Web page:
While visiting Sweden in late August, I was invited to the home of then Deputy Prime Minister Bosse Ringholm in an old, verdant residential area outside Stockholm. Ringholm and his wife were proud of their residence, which they said was more than a century old. It impressed me as a simple but neat residence.
Ringholm is an economic expert who has served as head of the Swedish Labor Market Committee and finance minister. Mrs. Ringholm has long worked for the Swedish Institute. She has taken care of me on several occasions during my visits to Sweden.
At 7 p.m., the appointed time, the deputy prime minister came home driving a car himself. That day, Mrs. Ringholm had come home from work shortly after 5 p.m. and prepared dinner. Of course, the couple has no servants. We had a Swedish-style help-yourself dinner. The deputy prime minister brought tea and dessert to the table. Ringholm talked about fertility rates and other economic issues.
I was impressed by his folksy manners. I presumed that people in Sweden are like that because of small social and gender-based divides.
Ringholm was optimistic about the Swedish economy, predicting that the nation’s growth rate in the most recent year would be around 4 percent. In response to my questions, he forecast that Sweden’s fertility rate was likely to rise further this year, noting that the rate tends to increase when the economy is robust and employment is high.
The most recent total fertility rate, or the average number of children a woman gives birth to in her lifetime, in Sweden is 1.75 to 1.80. The rate trends relatively high in the United States, North European countries and the Netherlands but lower in Catholic countries of Central and Southern Europe as well as in Japan and South Korea, which are under the strong influence of Confucianism.
Generally speaking, the fertility rate decreases as more women receive high education and join the workforce. In affluent, market economy countries, however, the fertility rate tends to rise after hitting bottom, forming a U-shaped pattern. There are three main reasons for this phenomenon:
First, with more women joining the workforce in some advanced market economies, systems and public consciousness have changed — especially in North Europe and the U.S. On the other hand, the fertility rate has gone down in countries that stick to traditional-status relations and gender-based roles and where workplaces, families, society itself — and people’s consciousness of these systems — are conservative.
Japan and South Korea are on a par with the U.S. and North Europe in information technology. Under the administration of former Prime Minister Junichiro Koizumi, Japan pushed market reforms but remains conservative in its treatment of women.
Japanese husbands spend only 0.25 hours a day on housework and child care — much less than the hour or more spent by husbands in the U.S. and North Europe. Only 0.55 percent of Japanese husbands have taken child-care leave, compared with 80 percent in Sweden.
Second, the fertility rate has risen in North Europe and France because their governments spend a larger share of gross domestic product on support of child care. According to a Japanese survey, some 70 percent of the respondents said public aid was crucial in increasing the fertility rate.
While North European countries spend 2.9 to 3.8 percent of GDP to support child care, the corresponding rate is 0.6 percent in Japan and only 0.1 percent in South Korea. In 1994, the Japanese government came up with the “Angel Plan” to support child care, but the plan has produced few tangible results.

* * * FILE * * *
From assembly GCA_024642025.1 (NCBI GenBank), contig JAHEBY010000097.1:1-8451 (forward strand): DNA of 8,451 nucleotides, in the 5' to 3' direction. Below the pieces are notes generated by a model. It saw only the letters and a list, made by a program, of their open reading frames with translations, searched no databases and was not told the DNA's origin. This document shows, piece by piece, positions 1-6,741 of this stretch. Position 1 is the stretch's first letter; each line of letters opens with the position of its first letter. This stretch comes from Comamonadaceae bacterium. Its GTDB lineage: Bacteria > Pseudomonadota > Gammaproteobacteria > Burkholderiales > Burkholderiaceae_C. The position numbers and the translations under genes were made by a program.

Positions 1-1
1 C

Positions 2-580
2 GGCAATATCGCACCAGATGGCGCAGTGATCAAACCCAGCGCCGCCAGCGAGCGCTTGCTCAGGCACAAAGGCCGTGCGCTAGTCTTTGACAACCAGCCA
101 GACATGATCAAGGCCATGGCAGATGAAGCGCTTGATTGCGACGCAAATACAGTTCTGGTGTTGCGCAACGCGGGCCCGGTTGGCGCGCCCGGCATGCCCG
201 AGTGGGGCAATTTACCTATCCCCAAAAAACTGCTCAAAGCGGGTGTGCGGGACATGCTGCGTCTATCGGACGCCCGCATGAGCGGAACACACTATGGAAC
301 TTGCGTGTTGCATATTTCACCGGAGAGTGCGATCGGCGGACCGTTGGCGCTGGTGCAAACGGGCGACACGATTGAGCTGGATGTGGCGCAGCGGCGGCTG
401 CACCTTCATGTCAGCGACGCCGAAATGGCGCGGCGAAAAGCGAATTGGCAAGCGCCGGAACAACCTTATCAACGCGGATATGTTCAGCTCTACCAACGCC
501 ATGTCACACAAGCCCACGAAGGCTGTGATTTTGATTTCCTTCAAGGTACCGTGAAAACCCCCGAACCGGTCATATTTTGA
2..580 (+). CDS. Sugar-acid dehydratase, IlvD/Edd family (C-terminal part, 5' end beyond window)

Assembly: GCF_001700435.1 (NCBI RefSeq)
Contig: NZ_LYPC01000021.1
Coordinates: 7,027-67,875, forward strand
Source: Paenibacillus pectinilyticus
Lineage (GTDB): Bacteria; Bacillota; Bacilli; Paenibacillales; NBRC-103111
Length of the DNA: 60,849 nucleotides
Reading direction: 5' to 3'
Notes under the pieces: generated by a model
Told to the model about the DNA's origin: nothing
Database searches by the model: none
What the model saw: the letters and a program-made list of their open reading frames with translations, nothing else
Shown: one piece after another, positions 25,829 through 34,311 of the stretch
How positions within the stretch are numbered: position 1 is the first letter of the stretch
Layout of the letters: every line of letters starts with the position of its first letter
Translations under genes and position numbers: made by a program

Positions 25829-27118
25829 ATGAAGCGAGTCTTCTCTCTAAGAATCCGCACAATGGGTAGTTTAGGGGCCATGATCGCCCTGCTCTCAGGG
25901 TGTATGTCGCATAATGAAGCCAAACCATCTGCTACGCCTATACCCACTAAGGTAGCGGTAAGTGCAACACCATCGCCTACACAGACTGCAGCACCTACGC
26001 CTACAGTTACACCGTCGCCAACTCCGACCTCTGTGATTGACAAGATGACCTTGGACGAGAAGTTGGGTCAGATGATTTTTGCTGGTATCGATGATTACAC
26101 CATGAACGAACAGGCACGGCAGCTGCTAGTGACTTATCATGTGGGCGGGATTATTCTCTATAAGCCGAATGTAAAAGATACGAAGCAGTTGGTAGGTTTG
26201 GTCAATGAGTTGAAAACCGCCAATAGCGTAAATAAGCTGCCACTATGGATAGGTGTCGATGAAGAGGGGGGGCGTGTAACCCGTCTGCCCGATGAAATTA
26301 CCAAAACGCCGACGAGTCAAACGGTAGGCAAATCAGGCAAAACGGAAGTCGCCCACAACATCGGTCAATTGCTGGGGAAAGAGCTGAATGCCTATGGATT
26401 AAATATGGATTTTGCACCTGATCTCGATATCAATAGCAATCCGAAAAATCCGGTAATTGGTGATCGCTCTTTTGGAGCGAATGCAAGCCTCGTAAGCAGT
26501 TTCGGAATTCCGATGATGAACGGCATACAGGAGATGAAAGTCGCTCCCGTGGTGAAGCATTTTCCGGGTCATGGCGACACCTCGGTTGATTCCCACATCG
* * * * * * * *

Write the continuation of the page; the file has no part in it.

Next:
Recently Japan has increased budgetary appropriations to support child care. For example, the public child-care allowance, which had been provided to families of children up to third grade, has been expanded to cover those up to sixth grade. Furthermore, public aid for infertility treatment has been increased to 200,000 yen per household.
The Japanese government is pushing cutbacks in social security expenditures. It should be kept in mind, though, that a rise in the fertility rate through increased child care support is likely to help improve the finances for social security, especially pension programs in the long term, and contribute to a fairer distribution of financial resources between different generations. This is because nations with higher fertility rates tend to have reactivated economies. Therefore, measures to improve child care will pay off in the long run.
Third, countries with a strong economy and high employment are countries where people have reason to feel optimistic about the future. In such countries, the fertility rate tends to go up. The once-slumping North European and U.S. economies have now recovered.
The U.S. is behind North European countries in supporting child care but enjoys robust economic growth and high employment. A survey shows that 62.1 percent of Japanese respondents denied a view of future society as one full of hope, while only 11.3 percent of the Americans felt that way. Americans tend to see a bright future, while the once-prosperous Japanese and Germans now lack economic vigor and are mostly pessimistic about the future.
Recently, however, the Japanese economy has been showing signs of recovery, and the nation’s fertility rate is likely to rise a bit this year. It is reported that the number of children that single Japanese women eventually hope to have has increased. It is hoped that the new government of Prime Minister Shinzo Abe will implement measures to improve the economy, employment and social welfare and try to create a society in which all can have hope.
By subscribing, you can help us get the story right.